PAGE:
Roman asked SA Seig where he was located and stated, “I’d really like [to] see some pics of her.I’m very very excited to meet her soon.” Five minutes later, Roman asked, “Does she know about me yet?” The two men then made plans to meet at 3:30 that afternoon. Roman asked, “do u think she’ll like me?” to which SA Seig replied, “If u are respectful I think so yes.” Roman again asked to see photos of the child, and SA Seig promised to produce photos after the meeting if he decided he could trust Roman. Roman explained in graphic detail how he had engaged in sexual acts with other young female children. He asked, “Do u think she’d be willing to Play with me today? Or is it too soon?” SA Seig assured Roman, “She will do today if that’s what u want. Ive prepped her for this.” Roman answered, “Yeah i want this.” After Roman remained silent a few minutes, SA Seig asked, “U there? I need to talk to her if this is happening....” When SA Seig identified a place to meet, Roman said, “Yeah that works.please tell me you’re not the law.” SA Seig reassured Roman and they finished making their plans to meet. Roman asked if Katie watches pornography, and SA Seig said that he had
shown some to her. Roman asked if he could take pictures of Katie and said that he would be willing not to photograph her face if “it makes u feel better.” He also told SA Seig he had to pick up some condoms and wanted to know “is there anything I can buy her that would break the ice?” SA Seig suggested some flowers or Butterfinger candy, “Her fav.” Roman agreed to try to bring both. He also asked if he could take Katie’s panties with him and promised “I’ll buy her sexy ones if she wants.I’m a push over for Lil girls.” Roman wanted to know if Katie liked to kiss. The conversation ended when the men spotted each other in a store parking lot.
After SA Seig approached Roman’s vehicle and confirmed that Roman expected to engage in sexual acts with an 11-year old girl and that nothing “painful” would happen, agents moved in and arrested him. Roman’s vehicle was impounded and searched. Agents seized a package of Butterfinger candy, a flower, chewing gum, condoms, and personal lubricant.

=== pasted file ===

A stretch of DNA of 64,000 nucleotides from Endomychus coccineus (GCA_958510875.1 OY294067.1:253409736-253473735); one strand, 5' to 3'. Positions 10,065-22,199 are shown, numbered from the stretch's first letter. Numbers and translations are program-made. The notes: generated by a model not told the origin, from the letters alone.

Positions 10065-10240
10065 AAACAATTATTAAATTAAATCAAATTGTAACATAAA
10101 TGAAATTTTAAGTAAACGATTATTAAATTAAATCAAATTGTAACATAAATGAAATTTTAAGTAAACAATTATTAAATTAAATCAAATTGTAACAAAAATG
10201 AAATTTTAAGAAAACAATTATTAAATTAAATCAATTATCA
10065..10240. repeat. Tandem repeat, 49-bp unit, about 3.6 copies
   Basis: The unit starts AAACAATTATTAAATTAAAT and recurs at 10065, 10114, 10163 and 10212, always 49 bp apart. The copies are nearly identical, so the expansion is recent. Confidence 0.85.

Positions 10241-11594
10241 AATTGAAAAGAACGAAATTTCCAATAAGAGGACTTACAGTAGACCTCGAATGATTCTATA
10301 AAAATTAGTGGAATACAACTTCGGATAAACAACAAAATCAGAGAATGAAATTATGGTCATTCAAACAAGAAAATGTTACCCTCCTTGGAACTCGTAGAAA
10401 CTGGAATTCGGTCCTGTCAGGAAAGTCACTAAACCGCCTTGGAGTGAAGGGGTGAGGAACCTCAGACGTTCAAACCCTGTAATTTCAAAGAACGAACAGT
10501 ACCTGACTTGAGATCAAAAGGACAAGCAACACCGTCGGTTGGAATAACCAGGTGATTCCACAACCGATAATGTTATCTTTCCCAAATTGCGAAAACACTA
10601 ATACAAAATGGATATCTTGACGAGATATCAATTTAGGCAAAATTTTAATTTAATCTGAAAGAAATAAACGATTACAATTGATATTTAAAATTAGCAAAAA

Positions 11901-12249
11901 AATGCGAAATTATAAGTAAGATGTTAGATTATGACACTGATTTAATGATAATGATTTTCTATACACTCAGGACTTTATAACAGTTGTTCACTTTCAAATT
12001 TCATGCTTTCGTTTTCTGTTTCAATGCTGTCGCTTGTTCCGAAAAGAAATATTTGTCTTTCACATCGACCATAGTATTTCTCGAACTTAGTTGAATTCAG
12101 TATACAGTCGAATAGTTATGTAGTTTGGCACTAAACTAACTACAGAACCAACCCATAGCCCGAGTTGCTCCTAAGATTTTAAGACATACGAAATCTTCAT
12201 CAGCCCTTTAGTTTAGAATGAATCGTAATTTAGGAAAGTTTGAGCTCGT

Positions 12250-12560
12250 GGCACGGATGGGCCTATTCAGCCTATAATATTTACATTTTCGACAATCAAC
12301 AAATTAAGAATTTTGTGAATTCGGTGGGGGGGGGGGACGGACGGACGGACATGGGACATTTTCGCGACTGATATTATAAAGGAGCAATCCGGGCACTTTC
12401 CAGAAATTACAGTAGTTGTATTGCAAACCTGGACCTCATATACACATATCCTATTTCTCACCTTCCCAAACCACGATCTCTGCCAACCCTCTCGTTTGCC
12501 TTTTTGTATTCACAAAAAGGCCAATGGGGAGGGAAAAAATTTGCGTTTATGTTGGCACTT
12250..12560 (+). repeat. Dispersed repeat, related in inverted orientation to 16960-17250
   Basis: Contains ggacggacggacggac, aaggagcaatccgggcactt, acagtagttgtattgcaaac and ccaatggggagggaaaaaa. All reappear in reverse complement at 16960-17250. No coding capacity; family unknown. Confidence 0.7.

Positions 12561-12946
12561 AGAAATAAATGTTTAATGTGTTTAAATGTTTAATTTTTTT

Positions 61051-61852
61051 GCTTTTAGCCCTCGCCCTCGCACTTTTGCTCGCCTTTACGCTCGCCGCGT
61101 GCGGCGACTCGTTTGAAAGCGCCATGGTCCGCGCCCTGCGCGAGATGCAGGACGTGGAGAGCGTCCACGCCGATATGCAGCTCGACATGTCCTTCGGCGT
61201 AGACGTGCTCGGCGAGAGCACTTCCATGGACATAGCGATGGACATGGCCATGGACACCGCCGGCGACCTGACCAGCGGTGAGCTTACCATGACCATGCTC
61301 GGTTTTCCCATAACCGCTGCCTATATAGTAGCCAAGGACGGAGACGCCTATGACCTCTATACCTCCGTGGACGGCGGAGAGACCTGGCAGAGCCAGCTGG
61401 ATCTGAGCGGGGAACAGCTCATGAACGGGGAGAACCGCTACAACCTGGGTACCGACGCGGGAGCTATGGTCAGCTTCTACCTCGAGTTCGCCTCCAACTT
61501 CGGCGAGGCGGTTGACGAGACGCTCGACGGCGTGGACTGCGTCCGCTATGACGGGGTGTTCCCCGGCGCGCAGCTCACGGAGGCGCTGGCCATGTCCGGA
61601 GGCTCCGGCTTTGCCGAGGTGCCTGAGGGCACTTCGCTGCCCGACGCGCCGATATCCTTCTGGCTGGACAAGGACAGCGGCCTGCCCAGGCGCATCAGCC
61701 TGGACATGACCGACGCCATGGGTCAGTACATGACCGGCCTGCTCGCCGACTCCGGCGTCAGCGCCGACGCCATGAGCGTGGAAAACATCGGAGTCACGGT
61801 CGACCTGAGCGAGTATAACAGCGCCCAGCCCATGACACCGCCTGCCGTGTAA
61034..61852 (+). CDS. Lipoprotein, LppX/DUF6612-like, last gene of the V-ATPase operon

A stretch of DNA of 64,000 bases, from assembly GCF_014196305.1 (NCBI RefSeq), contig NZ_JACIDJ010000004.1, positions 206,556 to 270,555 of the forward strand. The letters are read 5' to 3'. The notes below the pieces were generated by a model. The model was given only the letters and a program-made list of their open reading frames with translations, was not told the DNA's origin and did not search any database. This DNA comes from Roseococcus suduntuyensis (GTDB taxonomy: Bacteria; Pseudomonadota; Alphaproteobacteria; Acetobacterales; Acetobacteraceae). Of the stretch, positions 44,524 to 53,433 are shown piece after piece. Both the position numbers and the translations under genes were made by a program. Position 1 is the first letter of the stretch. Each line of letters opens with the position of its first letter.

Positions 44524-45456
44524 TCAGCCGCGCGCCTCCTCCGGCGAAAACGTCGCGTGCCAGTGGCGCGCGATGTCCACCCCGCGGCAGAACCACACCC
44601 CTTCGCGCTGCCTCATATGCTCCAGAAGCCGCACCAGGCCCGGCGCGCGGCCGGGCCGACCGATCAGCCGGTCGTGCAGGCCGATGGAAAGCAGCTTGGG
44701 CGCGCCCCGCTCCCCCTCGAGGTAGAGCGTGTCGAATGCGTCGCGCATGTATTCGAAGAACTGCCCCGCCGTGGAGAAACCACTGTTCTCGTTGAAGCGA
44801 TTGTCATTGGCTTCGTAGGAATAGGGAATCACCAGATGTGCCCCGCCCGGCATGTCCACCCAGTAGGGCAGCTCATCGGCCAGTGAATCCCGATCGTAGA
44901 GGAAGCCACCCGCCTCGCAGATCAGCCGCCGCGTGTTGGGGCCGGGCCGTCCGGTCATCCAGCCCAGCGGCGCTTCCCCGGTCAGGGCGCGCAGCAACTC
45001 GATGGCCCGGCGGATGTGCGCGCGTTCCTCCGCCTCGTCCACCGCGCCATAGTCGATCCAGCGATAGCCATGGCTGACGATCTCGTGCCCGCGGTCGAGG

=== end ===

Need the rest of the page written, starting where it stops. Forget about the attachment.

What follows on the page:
The government filed a criminal complaint against Roman and, in late February, a grand jury returned a one-count indictment, charging him with using a means or facility of interstate commerce, that is, the Internet, to attempt to knowingly persuade, induce or entice an individual whom he believed to be an 11-year old female, to engage in sexual activity for which the defendant can be charged with a criminal offense, specifically violations of Ohio Revised Code Sections 2907.04 and 2907.02(b).
In violation of 18 U.S.C. § 2422(b).
Roman moved to dismiss the indictment on the ground that he did not knowingly attempt to persuade, induce, or entice a minor child to engage in sexual activity because all of his communications were with an adult law enforcement agent playing the role of a “decoy parent” and not with a minor child. The government opposed the motion, and the district court denied it in a written Opinion and Order.
the guilty plea hearing, Roman’s counsel orally moved to dismiss the superseding indictment on the same ground previously raised. The district court denied the motion, incorporating by reference its prior written Opinion and Order. Roman voluntarily entered a conditional guilty plea to the charge, admitting that the facts provided by the government in support of the guilty plea were true.
Roman faced a mandatory minimum sentence of ten years in prison under 18 U.S.C.
§ 2422(b). The district court imposed a below-guidelines sentence of 144 months of imprisonment, to be followed by twenty years of supervised release. Roman timely appealed the denial of his motions to dismiss, giving this court jurisdiction of the appeal under 28 U.S.C.
Roman contends that he could not violate § 2422(b) as a matter of law because he communicated only with an adult law enforcement agent playing the role of a decoy parent and he did not utilize the means or facilities of interstate commerce to persuade, induce, or entice a minor child directly to engage in prohibited sexual conduct. Roman raised this legal issue prior to trial by making motions to dismiss the indictment and superseding indictment under Federal Rule of Criminal Procedure 12(b)(3)(B)(v). We review de novo the district court’s decision to deny the motions. See United States v. Ali, 557 F.3d 715, 720 (6th Cir. 2009).